Real Money's Carleton English and James Passeri will be keeping readers up to date with the latest news from Wednesday's annual Sohn Investment Conference, with the market outlook of some of Wall Street's most influential investors.

Highlights from the morning's "Next Wave" segment included a presentation by David Rosen, a former investor with SAC Capital, on his firm's long position in Kraton Performance Polymers (KRA) - Get Report . Nick Danaher, founder of Domando Capital, and Precocity Capital's Nick Tiller presented their bull takes on TripAdvisor (TRIP) - Get Report and Royal Dutch Shell (RDS.A) , respectively. Meanwhile, Genevieve Kahr of Ailanthus Capital Management went short on inflight Internet provider Gogo (GOGO) - Get Report , citing mounting competitive headwinds, and characterizing the company as "a minnow swimming with sharks."

The first session of the Sohn Conference was highlighted by a dismal outlook on Bank of the Ozarks (OZRK) by Muddy Waters' Carson Block, which quickly sent shares into a tailspin after Block argued the company could not sustain its earnings growth, primarily on the inherent risk in construction lending.

Larry Robbins of Glenview Capital Management advised investors to "get a grip" of fundamentals as markets increasingly appear unpredictable.

The session closed with venture capitalist Chamath Palihapitiya presenting a bull case for Amazon, arguing the company has a monopolistic position on the roiling Silicon Valley market with Jeff Bezos' proprietary cloud technology.

The next session will include Starboard Value CEO Jeffrey Smith, VR Capital's Richard Deitz, Duquesne Family Office's Stanley Druckenmiller, and DoubleLine Capital CEO Jeffrey Gundlach.

The final round of speakers kicks off at 4 p.m. and includes PointState Capital's Zachary Schreiber, Commonwealth Capital's Adam Fisher, and David Einhorn, founder and president of Greenlight Capital. And the day will wrap up with a presentation by Kynikos Associates' James Chanos.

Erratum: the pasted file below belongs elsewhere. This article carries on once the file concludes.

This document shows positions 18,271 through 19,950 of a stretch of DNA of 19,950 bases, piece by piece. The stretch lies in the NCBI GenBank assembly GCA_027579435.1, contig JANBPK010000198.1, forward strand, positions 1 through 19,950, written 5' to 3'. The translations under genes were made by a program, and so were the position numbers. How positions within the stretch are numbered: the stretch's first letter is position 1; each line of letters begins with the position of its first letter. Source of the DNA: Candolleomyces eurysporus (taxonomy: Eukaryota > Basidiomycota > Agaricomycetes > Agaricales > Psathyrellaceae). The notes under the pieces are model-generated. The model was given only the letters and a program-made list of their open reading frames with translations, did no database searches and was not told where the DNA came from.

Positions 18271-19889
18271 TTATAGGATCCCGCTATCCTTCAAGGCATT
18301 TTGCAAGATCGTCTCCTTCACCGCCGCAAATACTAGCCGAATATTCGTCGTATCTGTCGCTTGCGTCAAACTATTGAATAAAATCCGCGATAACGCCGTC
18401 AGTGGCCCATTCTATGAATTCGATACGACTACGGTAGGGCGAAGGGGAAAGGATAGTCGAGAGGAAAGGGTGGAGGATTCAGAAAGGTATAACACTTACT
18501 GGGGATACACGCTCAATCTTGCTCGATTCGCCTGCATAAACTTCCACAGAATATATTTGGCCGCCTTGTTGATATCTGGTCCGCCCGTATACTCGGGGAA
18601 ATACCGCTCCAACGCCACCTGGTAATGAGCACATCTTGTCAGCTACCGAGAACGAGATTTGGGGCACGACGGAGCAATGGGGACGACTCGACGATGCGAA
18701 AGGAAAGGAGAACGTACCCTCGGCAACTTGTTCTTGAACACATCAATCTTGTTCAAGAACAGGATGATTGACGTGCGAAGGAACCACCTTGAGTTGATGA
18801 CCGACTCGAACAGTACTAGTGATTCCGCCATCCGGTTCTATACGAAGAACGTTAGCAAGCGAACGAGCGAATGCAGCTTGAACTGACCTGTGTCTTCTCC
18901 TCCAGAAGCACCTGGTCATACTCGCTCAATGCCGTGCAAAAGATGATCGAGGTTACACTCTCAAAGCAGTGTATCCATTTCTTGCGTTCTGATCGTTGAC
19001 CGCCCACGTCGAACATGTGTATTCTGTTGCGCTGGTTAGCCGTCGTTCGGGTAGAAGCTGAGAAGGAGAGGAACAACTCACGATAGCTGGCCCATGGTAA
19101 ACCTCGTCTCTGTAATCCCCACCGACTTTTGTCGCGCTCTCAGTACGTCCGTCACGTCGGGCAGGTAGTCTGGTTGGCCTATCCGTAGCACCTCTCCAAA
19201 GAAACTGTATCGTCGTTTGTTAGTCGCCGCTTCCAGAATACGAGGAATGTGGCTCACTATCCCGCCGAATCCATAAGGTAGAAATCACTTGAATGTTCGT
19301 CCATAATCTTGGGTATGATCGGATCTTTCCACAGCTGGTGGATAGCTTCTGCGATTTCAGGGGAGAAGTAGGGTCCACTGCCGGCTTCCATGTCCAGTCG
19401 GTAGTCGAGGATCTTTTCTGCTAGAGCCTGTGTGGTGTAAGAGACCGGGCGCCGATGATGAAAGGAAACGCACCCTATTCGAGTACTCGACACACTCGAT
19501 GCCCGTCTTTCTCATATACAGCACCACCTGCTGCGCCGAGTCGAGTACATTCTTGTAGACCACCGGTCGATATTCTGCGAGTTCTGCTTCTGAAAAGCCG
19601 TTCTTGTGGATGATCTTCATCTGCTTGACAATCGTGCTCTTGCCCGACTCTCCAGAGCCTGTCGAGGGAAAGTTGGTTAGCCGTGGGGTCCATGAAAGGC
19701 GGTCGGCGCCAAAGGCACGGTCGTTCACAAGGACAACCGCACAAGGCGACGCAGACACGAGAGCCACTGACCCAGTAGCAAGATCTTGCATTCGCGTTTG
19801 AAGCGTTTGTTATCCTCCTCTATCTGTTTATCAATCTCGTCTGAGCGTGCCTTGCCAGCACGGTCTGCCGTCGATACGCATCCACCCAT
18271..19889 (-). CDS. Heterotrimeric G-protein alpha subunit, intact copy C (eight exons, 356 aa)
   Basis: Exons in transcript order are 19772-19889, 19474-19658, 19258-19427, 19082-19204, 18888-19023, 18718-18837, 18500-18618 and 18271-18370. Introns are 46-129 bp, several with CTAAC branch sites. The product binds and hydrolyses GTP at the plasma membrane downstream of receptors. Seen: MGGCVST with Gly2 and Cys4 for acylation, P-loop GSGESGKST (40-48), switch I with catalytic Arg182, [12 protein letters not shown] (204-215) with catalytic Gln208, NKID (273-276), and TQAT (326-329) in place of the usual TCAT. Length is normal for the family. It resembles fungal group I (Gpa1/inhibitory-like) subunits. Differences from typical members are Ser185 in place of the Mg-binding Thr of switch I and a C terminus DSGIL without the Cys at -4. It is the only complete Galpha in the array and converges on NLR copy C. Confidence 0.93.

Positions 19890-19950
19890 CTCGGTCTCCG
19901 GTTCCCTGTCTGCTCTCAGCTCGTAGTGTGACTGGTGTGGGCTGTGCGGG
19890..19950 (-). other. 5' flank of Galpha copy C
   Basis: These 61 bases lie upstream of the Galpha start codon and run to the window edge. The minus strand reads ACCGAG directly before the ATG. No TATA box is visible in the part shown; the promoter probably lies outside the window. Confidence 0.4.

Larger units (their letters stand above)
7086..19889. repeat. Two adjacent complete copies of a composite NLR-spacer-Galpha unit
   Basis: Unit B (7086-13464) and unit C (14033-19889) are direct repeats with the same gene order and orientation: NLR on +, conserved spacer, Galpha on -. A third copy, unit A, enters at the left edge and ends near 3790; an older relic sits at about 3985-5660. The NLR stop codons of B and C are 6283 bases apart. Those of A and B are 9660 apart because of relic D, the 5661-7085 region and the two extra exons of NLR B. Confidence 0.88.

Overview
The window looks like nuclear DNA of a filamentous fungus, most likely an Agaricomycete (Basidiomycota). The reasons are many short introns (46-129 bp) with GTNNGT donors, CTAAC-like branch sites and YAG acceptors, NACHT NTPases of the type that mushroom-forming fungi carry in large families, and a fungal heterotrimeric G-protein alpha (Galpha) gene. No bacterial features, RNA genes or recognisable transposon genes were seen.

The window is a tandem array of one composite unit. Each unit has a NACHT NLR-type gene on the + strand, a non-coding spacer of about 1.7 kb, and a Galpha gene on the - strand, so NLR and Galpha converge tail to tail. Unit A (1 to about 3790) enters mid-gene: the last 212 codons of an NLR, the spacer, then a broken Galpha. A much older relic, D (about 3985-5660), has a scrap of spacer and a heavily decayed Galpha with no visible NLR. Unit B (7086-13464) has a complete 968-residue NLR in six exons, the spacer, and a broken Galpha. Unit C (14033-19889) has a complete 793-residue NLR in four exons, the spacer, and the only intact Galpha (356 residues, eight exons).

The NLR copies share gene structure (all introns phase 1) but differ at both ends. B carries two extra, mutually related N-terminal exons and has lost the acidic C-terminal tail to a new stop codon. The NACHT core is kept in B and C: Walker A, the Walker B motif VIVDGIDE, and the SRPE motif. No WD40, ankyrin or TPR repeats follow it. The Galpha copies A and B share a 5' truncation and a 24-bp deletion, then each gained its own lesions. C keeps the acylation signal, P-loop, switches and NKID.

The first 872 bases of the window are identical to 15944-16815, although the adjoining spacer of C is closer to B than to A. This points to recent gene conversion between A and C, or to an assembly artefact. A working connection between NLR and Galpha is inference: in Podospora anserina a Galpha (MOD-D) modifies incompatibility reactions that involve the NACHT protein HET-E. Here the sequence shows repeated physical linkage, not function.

The Sohn Conference is often a hub of market-moving intelligence, such as last year's presentation by David Einhorn, in which his bearish take on the fracking industry helped send shares of Pioneer Natural Resources (PXD) - Get Report into a 4% slide on the day.

3:30 p.m. ET

  • Gundlach: The Awful Art of Negative Interest Rates; Pondering a Trump Presidency

Jeffrey Gundlach, founder of DoubleLine Capital, opens by comparing negative interest rates to the works of Bridget Riley, whose art has a disorienting effect, similar to seasickness, which he says makes one wonder why anyone would gaze upon it. He attacks negative interest rates and the $7.8 trillion in negative-yielding bonds outstanding, which has turned central bankers into Bridget Rileys, Gundlach says.

The hedge fund manager's main investment idea is shorting the utilities index while going long mortgage REITs, as the former has a higher price-to-earnings yield than the latter. Also, the dividend yield on REITs is more advantageous, according to Gundlach's analysis. He also refuted the common belief that utilities are a safe bet by sharing a chart that tracked volatile returns over the last roughly 20 years.